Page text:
What We Still Can Learn from Thomas Edison

Posted on 05. Mar, 2011 by in Blog, business development, innovation, technology

Innovation and Inspiration from a Man born a 164 years ago

Edison was tenacious. He didn’t mind failure because he learned from it. He surrounded himself with very smart people. He had patience. But most important, he was a brilliant marketer. He understood that to make money he had to commercialize his inventions. He understood that to get a potential product/idea to market, it needed to be uniquely positioned against the chaos around it.

Though chaotic on the surface, now is the time to see the opportunities for you to introduce new products and services. Leading-edge companies are using this time to their advantage by incorporating an integrated marketing communication approach to their goals especially on the look out for new ideas and products. Addressing them strategically, and using targeted tactics (internet, public relations, targeted marketing, etc.) will help you reach your targeted market. Looking at the “big picture” before you begin project and the affect it will have for internal and external audiences is vital for marketing effectively. Over time, you will learn how to be a smart marketer, using marketing communication tools to that demonstrate the value your product or idea to a business.

Thomas Edison, the quintessential inventor and entrepreneur, can still teach us a lesson. Thomas Alva Edison held 1,093 patents for different inventions. Many of them, like the lightbulb, the phonograph, and the motion picture camera, were brilliant creations that have a huge influence on our everyday life. However, not everything he created was a success; he also had a few failures. Take a look at his list of patents.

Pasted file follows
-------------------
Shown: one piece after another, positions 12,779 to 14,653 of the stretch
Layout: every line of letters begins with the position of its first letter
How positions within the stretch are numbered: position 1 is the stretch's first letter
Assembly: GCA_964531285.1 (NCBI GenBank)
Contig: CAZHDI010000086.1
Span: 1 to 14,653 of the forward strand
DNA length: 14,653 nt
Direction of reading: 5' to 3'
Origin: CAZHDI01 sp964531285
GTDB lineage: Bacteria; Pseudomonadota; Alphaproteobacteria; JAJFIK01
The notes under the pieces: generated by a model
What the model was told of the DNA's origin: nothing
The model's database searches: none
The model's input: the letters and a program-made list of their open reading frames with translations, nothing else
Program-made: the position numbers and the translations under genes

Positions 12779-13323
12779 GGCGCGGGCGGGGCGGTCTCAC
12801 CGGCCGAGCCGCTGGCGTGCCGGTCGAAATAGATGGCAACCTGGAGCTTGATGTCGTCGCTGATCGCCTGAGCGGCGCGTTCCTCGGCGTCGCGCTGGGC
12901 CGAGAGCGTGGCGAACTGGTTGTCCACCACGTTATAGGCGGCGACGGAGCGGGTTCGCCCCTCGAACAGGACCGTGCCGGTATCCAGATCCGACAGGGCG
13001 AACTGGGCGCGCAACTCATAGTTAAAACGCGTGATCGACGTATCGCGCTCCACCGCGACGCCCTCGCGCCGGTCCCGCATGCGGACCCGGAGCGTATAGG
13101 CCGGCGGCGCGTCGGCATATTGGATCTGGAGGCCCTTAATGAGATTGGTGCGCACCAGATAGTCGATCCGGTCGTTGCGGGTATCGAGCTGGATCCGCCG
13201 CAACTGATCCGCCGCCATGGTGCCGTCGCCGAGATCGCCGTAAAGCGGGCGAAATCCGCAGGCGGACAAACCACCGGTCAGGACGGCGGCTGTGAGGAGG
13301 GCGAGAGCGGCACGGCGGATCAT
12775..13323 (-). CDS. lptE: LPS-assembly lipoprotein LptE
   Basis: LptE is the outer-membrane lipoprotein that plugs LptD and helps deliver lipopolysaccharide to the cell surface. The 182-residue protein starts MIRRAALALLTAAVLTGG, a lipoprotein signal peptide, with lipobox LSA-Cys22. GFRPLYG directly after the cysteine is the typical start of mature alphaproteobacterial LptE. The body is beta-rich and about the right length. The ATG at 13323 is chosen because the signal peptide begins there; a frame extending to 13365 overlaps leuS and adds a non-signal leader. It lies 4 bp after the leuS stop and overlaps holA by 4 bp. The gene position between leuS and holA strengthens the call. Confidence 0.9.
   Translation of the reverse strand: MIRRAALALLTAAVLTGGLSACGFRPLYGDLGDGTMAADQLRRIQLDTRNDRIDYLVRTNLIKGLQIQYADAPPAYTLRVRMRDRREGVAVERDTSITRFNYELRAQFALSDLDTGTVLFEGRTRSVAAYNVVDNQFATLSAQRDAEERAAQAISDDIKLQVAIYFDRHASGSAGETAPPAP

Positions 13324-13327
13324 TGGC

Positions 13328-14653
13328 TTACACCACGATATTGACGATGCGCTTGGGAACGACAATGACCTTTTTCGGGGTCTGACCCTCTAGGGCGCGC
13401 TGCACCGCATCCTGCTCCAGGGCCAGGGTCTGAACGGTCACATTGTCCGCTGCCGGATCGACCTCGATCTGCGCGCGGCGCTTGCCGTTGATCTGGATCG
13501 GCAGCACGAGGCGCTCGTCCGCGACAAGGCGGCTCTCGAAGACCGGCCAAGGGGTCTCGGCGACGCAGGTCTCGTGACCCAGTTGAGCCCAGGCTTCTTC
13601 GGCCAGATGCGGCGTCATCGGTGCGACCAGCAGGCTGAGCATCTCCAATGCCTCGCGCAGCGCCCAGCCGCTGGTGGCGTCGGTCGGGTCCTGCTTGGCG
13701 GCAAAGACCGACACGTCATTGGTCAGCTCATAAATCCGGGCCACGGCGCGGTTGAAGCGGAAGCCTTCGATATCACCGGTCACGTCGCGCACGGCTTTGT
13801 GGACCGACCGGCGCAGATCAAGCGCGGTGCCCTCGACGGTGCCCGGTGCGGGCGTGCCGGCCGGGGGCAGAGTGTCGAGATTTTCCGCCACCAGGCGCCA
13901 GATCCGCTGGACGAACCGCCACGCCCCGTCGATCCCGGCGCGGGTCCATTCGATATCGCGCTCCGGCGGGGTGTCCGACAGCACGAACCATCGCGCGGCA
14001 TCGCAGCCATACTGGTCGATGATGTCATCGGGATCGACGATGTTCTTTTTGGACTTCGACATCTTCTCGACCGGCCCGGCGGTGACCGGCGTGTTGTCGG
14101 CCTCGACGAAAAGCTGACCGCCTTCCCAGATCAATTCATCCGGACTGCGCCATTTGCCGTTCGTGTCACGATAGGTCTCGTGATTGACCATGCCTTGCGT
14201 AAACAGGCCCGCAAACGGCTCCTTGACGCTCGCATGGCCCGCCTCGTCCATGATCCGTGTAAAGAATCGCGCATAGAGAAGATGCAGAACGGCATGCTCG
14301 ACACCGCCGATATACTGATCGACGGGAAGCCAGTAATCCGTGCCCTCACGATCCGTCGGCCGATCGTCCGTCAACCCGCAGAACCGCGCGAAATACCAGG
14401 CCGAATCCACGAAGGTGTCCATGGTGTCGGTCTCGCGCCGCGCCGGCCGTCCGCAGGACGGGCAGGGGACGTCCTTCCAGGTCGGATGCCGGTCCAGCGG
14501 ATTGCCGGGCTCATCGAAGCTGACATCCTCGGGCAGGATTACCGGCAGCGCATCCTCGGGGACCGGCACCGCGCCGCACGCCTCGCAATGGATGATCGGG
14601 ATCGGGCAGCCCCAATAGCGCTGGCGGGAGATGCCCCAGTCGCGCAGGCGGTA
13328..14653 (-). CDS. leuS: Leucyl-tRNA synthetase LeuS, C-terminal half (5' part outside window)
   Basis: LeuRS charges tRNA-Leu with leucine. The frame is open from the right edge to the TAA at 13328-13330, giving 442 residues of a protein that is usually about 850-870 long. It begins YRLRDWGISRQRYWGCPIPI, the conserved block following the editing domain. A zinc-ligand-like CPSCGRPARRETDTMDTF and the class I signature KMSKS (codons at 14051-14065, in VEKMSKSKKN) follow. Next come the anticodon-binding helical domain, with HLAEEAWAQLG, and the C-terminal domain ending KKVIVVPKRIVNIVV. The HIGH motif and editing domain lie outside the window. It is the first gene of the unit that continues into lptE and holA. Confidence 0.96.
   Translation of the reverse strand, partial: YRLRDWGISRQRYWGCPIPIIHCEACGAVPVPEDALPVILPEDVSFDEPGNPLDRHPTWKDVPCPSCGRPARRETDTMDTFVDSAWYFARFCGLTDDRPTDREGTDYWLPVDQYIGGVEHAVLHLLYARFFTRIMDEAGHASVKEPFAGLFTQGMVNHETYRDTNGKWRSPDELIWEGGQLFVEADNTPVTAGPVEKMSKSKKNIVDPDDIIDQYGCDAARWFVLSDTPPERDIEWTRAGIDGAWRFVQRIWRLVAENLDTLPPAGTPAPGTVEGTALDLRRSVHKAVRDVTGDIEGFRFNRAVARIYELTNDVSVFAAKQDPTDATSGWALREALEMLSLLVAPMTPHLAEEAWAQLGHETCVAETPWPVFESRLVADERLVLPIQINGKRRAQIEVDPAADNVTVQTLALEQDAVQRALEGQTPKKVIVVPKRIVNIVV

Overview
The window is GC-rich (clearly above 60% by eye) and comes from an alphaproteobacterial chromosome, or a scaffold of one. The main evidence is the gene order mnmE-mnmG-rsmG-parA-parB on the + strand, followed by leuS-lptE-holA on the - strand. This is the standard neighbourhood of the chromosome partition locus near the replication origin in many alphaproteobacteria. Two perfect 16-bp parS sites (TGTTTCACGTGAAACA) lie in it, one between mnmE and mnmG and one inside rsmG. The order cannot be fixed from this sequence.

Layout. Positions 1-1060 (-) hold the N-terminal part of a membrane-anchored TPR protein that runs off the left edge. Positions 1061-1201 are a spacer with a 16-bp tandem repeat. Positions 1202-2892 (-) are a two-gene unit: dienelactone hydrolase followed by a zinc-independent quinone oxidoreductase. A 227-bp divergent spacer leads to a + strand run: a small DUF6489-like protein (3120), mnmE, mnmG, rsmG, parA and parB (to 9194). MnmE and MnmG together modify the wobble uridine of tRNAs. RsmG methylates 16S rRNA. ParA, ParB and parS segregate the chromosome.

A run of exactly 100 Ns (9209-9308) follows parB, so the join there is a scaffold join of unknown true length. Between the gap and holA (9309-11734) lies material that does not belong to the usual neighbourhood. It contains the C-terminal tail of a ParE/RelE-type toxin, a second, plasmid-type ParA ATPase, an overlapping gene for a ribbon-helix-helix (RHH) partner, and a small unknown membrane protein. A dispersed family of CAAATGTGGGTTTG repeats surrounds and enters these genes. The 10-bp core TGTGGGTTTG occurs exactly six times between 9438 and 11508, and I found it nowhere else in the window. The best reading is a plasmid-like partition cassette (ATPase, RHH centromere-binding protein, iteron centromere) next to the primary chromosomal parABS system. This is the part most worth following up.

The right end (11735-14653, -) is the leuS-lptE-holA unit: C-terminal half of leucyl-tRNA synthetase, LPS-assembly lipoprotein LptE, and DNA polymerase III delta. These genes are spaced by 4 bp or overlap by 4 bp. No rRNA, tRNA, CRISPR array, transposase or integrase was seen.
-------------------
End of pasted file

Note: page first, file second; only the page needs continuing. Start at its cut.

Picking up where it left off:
Thomas Edison’s greatest challenge was the development of a practical incandescent, electric light. Contrary to popular belief, he didn’t “invent” the lightbulb, but rather he improved upon a 50-year-old idea. In 1879, using lower current electricity, a small carbonized filament, and an improved vacuum inside the globe, he was able to produce a reliable, long-lasting source of light. The idea of electric lighting was not new, and a number of people had worked on, and even developed forms of electric lighting. But up to that time, nothing had been developed that was remotely practical for home use. Edison’s eventual achievement was inventing not just an incandescent electric light, but also an electric lighting system that contained all the elements necessary to make the incandescent light practical, safe, and economical. The miracle of the millennium was providing light and power to the masses.

Before Edison could make his millions, every one of these elements had to be invented and then, through careful trial and error, developed into practical, reproducible components. The first public demonstration of the Thomas Edison’s incandescent lighting system was in December 1879, when the Menlo Park laboratory complex was electrically lighted. Edison spent the next several years creating the electric industry. Edison was a poor student. When a schoolmaster called Edison “addled,” or slow. his furious mother took him out of the school and proceeded to teach him at home. Edison said many years later, “My mother was the making of me. She was so true, so sure of me, and I felt I had some one to live for, some one I must not disappoint.”

We can all learn a lesson here. Belief in oneself and ideas that help society, particularly the next generation. Happy Birthday Tom!

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